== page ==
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  • Journal of Neurosurgery: Spine x
  • By Author: Johnson, J. Patrick x
  • By Author: Oskouian, Rod J. x
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Rod J. Oskouian and J. Patrick Johnson

Object. The purpose of this clinical study was to evaluate prospectively surgical and neurological outcomes after endoscopic thoracic disc surgery.

Methods. The authors assessed the following quantifiable outcome data in 46 patients: operative time, blood loss, duration of chest tube insertion, narcotic use, hospital length of stay (LOS), and long-term follow-up neurological function and pain-related symptoms.

In patients who presented with myelopathy there was a postoperative improvement of two Frankel grades. Pain related to radiculopathy was improved by 75% and in one patient it worsened postoperatively. The authors also present operative data, surgical outcomes, and complications.

Conclusions. Thoracoscopic discectomy can be used to achieve acceptable results. It has several distinct advantages such as reduced postoperative pain, morbidity, and LOS compared with traditional open procedures.

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Rod J. Oskouian Jr. and J. Patrick Johnson

Object. Anterior approaches in thoracic and lumbar spinal surgery have potentially serious vascular injury—related complications. In this study the authors evaluate the incidence of vascular complications in anterior approaches to the thoracic and lumbar spine in cases requiring reconstructive surgery.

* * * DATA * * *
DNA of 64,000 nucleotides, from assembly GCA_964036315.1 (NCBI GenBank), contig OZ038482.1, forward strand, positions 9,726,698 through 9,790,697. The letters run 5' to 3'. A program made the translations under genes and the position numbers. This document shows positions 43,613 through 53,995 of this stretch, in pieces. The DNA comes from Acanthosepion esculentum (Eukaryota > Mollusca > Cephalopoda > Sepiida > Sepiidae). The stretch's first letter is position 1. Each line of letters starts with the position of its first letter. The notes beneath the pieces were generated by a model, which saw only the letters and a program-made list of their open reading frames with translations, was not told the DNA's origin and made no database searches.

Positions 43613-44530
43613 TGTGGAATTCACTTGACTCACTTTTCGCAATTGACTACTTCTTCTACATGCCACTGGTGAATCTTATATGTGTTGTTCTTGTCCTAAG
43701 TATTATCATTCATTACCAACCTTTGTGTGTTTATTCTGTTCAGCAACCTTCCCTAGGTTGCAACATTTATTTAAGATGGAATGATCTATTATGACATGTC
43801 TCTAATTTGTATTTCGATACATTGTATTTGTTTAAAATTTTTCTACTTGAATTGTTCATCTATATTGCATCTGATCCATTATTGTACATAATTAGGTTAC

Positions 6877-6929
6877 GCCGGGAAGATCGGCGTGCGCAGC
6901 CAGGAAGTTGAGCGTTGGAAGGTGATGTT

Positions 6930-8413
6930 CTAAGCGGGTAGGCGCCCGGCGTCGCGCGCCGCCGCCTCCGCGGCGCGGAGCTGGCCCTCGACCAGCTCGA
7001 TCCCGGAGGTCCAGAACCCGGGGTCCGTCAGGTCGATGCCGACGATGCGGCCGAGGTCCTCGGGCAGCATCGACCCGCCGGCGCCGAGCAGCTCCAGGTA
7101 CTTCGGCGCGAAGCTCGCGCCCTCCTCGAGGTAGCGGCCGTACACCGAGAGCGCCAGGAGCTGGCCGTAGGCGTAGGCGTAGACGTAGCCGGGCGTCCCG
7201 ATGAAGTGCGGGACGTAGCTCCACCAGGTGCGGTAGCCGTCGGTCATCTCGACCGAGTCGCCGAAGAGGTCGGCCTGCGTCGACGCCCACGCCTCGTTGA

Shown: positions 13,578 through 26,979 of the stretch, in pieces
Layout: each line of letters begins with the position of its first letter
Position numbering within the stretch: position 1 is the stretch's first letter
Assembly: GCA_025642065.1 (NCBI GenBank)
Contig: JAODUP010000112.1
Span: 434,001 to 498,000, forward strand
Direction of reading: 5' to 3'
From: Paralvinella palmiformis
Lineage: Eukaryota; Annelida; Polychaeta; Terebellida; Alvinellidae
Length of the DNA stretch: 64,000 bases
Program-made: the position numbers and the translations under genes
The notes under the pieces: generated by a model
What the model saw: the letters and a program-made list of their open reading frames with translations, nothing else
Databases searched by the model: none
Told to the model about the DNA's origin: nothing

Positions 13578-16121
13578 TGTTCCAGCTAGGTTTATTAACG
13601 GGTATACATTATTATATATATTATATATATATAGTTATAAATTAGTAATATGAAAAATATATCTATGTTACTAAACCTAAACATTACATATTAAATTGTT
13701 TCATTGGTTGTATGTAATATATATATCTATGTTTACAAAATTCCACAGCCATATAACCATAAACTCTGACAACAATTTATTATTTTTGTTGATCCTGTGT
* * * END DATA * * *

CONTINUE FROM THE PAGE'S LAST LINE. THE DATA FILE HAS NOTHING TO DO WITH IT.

Methods. The authors retrospectively reviewed the medical records of 207 patients who underwent anterior thoracic and lumbar spinal reconstructive surgery during the period from 1992 through 1999 to determine the incidence, causes, and management of vascular complications.

Overall, the incidence of vascular complications following reconstructive spinal surgery was 5.8% (12 patients) and the mortality rate was 1% (two patient deaths). In seven patients (3.4%), direct vascular injuries developed as a result of surgical techniques or error; one patient died as a result. Five patients (2.4%) developed deep venous thromboses, and one patient in this subgroup died of pulmonary embolism.

Conclusions. Vascular injury to the great vessels is a known and potentially serious complication associated with anterior spinal reconstructive procedures. The authors found, however, that the incidence is relatively low in cases in which venous injuries occurred acutely and arterial injuries presented in a delayed fashion.